• Eric says:

      Some things are better than in the past, sure, (I can join a country club now!) but for much of our history what divided us had less to do with religion than other factors, ie: wealth, class, race or ethnicity. And, in general, political affiliation did not go hand in hand with religious affiliation.

      It is pretty much lost to history, that the arch liberal and Democratic standard bearer of a generation, William Jennings Bryan, successfully PROSECUTED John Scopes in the so called ‘Monkey Trial’. The point being that until quite recently no political party had a (real or self professed) monopoly on morality.

  6. Religion? That’s your personal business. Organized religion? More often than not, big trouble.

  7. Colleen Rae says:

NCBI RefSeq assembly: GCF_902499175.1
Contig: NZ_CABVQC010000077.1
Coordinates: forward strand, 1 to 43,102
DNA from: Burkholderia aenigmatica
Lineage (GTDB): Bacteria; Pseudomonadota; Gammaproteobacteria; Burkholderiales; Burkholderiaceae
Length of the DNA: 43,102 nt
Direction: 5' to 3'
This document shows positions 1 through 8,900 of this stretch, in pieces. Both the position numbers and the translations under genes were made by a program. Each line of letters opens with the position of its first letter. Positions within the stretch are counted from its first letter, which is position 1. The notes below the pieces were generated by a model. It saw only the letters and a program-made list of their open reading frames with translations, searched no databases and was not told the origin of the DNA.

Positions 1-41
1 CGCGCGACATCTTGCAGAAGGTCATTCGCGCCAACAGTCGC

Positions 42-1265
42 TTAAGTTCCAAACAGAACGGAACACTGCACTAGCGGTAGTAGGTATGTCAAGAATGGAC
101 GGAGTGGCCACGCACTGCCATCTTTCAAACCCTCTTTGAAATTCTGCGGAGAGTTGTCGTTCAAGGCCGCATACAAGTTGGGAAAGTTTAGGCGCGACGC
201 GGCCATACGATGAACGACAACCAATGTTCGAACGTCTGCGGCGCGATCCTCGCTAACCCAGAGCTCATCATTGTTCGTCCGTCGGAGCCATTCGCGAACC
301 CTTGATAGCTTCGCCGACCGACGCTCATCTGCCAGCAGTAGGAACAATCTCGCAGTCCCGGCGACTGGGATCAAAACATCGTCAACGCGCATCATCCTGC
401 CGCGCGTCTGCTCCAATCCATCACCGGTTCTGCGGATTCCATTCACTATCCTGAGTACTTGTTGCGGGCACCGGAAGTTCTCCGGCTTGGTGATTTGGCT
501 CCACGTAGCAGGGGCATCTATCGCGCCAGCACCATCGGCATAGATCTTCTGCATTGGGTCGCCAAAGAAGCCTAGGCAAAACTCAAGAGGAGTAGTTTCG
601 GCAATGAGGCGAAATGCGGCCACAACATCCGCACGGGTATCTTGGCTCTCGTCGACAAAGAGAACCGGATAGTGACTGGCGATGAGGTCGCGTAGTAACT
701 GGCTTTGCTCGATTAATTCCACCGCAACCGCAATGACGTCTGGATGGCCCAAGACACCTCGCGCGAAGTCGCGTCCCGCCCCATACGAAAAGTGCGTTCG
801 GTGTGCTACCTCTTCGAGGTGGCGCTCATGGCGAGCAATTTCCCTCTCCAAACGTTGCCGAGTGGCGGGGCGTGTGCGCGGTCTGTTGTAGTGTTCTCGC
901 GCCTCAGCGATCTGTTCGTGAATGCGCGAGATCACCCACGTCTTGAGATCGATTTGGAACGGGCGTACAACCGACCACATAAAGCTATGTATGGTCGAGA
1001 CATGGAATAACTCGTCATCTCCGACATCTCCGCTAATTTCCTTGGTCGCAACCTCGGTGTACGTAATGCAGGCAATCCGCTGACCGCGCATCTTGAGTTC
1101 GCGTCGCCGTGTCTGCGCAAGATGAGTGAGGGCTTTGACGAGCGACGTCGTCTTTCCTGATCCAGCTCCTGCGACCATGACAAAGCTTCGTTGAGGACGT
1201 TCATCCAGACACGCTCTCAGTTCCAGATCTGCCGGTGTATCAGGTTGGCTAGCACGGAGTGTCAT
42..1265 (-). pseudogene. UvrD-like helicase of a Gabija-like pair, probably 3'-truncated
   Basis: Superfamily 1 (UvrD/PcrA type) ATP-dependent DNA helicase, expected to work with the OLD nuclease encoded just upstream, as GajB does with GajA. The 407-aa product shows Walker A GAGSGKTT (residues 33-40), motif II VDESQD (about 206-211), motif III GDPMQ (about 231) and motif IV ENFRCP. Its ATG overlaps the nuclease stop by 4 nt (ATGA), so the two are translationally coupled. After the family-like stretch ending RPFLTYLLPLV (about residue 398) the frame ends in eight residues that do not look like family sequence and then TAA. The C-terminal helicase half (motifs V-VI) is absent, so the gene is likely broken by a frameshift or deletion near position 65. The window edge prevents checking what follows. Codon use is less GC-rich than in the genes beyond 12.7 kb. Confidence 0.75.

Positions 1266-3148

This is a hard question to answer. Needs some time to simmer in my head. I felt several of the previous comments were ‘right on’ in their analysis of the situation. I was raised Catholic and at an early age coudn’t abide the immaculate conception theory. Then when the years of scandal of priests abusing children came to light that confirmed my convictions that the religion as a whole was corrupt and sick. I’ve never personally needed organized religion in my life, opting for a more spiritual approach. I’ve explored Buddhaism and felt close to many of their concepts. As far as this country is concerned, we are still intolerant of people’s differences, including theirreligious beliefs. At least we don’t burn people in the name of witches anymore, but we treat some Muslims and Jews intolerantly., not wanting them or their houses of worship in ‘our neighborhoods.’ The Human Race has a long way to go to make peace with it’s spirituality. So in answer to your question, Al, I don’t feel their is much change at all in our tolerance. And probably more people feel as I/we do here in these comments and have discovered no real need in their lives for organized religion, unlike days of yore.